Tom Brokaw is retiring from NBC News after 55 years at the network.
The veteran news anchor, 80, made the announcement Friday, saying in a statement, "During one of the most complex and consequential eras in American history, a new generation of NBC News journalists, producers and technicians is providing America with timely, insightful and critically important information, 24/7. I could not be more proud of them."
Brokaw is the only anchor to have helmed all three NBC News flagship programs: TODAY, "NBC Nightly News" and "Meet the Press." He spent his entire journalism career at NBC, beginning in the Los Angeles bureau, where he covered future President Ronald Reagan's first run for public office, the assassination of Robert F. Kennedy and the turbulent 1968 presidential campaign.
Brokaw served as NBC News' White House correspondent during Watergate and later began co-hosting TODAY in 1976.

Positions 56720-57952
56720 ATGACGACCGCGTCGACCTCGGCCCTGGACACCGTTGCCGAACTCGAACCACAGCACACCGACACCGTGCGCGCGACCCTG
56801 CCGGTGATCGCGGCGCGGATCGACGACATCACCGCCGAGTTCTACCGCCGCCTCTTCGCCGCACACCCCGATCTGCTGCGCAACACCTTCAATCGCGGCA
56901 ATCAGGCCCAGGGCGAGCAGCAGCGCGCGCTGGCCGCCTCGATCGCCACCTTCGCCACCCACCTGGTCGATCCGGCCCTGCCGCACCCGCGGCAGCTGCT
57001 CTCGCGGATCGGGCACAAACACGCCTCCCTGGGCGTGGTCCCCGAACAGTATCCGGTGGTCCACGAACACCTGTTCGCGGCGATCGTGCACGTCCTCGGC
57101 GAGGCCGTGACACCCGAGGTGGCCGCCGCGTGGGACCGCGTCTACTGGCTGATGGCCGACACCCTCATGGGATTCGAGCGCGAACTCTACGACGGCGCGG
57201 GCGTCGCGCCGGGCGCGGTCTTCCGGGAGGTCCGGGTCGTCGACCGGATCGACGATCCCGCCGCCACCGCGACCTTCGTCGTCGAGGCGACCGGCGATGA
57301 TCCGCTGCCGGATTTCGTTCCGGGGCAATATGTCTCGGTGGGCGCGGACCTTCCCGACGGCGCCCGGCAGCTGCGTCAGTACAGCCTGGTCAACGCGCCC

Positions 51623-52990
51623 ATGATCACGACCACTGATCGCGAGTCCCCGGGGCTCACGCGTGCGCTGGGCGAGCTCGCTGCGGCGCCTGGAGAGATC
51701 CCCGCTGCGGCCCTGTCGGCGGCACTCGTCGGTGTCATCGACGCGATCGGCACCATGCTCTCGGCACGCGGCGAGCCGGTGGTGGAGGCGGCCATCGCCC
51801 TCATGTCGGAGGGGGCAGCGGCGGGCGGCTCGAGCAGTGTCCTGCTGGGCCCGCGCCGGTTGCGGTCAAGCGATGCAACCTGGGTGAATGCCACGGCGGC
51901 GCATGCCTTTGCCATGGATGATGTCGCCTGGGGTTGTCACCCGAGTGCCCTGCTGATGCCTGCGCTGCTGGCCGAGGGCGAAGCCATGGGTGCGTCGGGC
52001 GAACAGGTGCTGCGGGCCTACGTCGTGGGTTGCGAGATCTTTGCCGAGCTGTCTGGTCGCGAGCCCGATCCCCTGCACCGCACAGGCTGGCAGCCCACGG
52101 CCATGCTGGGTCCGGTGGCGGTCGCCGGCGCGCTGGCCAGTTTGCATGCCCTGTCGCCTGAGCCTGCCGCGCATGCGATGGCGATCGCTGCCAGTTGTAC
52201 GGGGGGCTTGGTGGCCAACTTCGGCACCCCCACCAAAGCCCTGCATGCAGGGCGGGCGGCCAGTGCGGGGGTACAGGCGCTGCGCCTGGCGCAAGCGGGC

In 1983, Brokaw became the anchor and managing editor of "NBC Nightly News with Tom Brokaw," leading the news team for the next 22 years. He also served as moderator of "Meet the Press" immediately following the untimely passing of host Tim Russert.
The award-winning journalist has also authored books including "The Greatest Generation."
In 2014, President Barack Obama awarded Brokaw the Medal of Freedom, the highest civilian award given to those who make "meritorious contribution to the security or national interests of the United States, world peace, cultural or other significant public or private endeavors."
In his retirement, Brokaw will continue to stay active in print journalism, authoring books and articles. He'll also enjoy spending time with his wife, Meredith, as well as the couple's three daughters and their grandchildren.